Turns out the English had ridden all the way up North in FOUR DAYS.
The Norwegians were, understandably, a bit unhappy. They form into a circle. They don't have their armor with them- it's at the ships. It's too hot to be hanging around in mail. They've got helmets and shields and weaponry, and that's it.
The English send a rider to negotiate. He tells Tostig that his brother the King is willing to offer him his earldom back and part of the rule of England if he gives up now. Tostig asks what his buddy Harald Hardrada gets for his trouble.
"Six feet of English ground, or as much more as he needs, being taller than other men."
Tostig says they're done here. The rider rides away. Harald Hardrada asks who that dude was, because if it had been him talking, he'd have just killed the bast*rd there. Tostig says oh, that's my brother. That's Harold Godwinson, the king.
Harold Godwinson rode up to an enemy army personally and told the king of Norway, known to be a great warrior and general, that all he'd get from this invasion was a grave.
Battle commences. Norwegians lose. Tostig and Harald Hardrada both die. Huge bloody mess. English army is crippled. And then three days later the Normans land in the south. Harold is screwed. He still marches his army back, gathers as much force as he can, and engages three weeks later. He's killed at Hastings. Normans conquer England.
Basically a very personal f**k you moment that snowballed quite intensely.
The first cell phone.
The first cell phone. The first call ever made from a cell phone was to a competitor's landline. Big d*ck energy
Martin Cooper, a Motorola employee and inventor of the first cell phone, called his competition at Bell Labs.
The crowning of King Henry VII,
On the crowning of King Henry VII, he backdated his own reign to before the date of the Battle of Bosworth, meaning anyone who was loyal to him now but had shown any sign of opposition at Bosworth was now a traitor and an enemy to the realm. Justice served.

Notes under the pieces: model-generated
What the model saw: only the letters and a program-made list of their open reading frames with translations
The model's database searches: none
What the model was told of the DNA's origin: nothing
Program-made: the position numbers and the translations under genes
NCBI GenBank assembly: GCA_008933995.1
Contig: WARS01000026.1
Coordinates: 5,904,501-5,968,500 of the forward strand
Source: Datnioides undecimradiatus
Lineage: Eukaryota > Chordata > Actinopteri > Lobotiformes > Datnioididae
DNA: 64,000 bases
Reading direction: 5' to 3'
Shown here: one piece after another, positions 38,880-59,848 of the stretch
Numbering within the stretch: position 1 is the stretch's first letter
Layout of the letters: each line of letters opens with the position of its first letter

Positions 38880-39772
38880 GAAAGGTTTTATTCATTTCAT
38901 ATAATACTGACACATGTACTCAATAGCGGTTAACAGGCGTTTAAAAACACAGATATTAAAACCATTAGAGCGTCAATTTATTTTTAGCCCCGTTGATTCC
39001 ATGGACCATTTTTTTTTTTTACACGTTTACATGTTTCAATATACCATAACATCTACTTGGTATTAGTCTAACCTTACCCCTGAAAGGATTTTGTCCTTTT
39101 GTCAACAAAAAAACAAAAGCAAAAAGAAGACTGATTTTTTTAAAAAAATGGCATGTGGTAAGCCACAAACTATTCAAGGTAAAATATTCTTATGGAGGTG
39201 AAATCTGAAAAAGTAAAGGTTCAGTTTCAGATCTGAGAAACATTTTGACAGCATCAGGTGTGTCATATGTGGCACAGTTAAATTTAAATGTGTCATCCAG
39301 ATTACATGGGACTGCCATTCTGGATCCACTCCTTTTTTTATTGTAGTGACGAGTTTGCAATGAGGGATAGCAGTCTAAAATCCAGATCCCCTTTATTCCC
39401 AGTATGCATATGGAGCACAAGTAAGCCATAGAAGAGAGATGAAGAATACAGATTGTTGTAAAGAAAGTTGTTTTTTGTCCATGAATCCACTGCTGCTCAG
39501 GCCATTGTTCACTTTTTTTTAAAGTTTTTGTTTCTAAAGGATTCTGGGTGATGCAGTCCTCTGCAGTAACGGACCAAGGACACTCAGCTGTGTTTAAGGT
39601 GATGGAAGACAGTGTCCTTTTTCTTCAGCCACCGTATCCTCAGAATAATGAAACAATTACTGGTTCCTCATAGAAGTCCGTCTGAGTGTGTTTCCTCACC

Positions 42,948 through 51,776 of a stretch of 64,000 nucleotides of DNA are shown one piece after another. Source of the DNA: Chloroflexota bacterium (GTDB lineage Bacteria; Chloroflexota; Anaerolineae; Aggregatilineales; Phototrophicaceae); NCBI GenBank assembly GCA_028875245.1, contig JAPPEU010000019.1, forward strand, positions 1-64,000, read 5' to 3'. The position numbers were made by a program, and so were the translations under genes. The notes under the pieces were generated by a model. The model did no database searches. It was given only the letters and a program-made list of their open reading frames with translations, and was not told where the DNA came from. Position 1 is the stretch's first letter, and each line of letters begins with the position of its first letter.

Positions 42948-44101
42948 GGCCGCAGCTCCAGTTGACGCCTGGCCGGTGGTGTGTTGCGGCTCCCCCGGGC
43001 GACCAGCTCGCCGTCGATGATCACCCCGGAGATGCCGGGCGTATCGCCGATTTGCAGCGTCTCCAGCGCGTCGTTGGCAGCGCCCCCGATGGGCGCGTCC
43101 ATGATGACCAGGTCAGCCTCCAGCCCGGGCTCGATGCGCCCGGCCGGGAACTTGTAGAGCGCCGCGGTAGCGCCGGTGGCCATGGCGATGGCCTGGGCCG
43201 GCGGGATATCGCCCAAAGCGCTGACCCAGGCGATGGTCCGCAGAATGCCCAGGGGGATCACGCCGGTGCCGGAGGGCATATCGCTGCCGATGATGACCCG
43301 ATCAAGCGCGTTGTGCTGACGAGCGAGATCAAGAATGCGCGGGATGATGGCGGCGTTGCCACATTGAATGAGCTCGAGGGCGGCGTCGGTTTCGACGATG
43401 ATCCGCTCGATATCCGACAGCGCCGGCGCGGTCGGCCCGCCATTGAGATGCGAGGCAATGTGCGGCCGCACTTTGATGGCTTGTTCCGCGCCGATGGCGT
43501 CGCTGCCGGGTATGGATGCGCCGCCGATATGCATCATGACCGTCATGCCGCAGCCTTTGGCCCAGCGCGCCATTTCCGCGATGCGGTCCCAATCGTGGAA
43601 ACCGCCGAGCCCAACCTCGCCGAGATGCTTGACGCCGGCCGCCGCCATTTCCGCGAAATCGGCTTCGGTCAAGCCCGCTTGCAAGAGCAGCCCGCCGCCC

After the Restoration, the English dug up the body of Oliver Cromwell and hung, drawn and quartered the body, sticking the head on London Bridge
France exiles Napoleon Bonaparte
So when France exiles Napoleon Bonaparte (the first time), they didn't think to change out military personnel. So he basically rolls up to the first French outpost he gets to, says "'sup" and begins reassembling an army. By the time he gets to Paris, he's got enough forces that France is like "Well. Welcome back."
The French newspapers which, in 1815, were subject to the censor, announced the departure of Bonaparte from Elba, his progress through France, and his entry into Paris in the following ingenious manner:
— 9th March, the Anthropophagus has quitted his den
— 10th, the Corsican Ogre has landed at Cape Juan
— 11th, the Tiger has arrived at Gap
— 12th, the Monster slept at Grenoble
— 13th, the Tyrant has passed through Lyons
— 18th, Bonaparte is only sixty leagues from the capital; he has been fortunate enough to escape the hands of his pursuers
— 19th, Bonaparte is advancing with rapid steps, but he will never enter Paris
— 20th, Napoleon will, tomorrow, be under our ramparts
— 21st, the Emperor is at Fontainbleau
— 22nd, His Imperial and Royal Majesty, yesterday evening, arrived at the Tuileries, amidst the joyful acclamations of his devoted and faithful subjects.
A pirate known as Jean Lafitte had a bounty of $500 put on him by a governor. So he put a $5000 bounty on the governor
Otto von Bismarck
When Otto von Bismarck was about 50, he was walking down a street when a man ran up to him and shot him five times. Otto then turned around and began to beat the absolute sh*t out of him until some armed guards come to help him. When they inspected Otto for wounds, they found that all 5 hit, but they all either just grazed him or bounced off his ribs. Literally the iron chancellor.
IN AD 37 the new Roman Emperor Gaius, better known by the nickname Caligula, built a bridge across the sea.
It stretched three miles across the deep blue waters of the Bay of Naples at ancient Rome's most fashionable seaside resort of Baiae.
But Caligula's was no ordinary bridge. It was a temporary, floating structure built on wooden pontoons, a costly and impressive feat of engineering. It served a single purpose before being dismantled.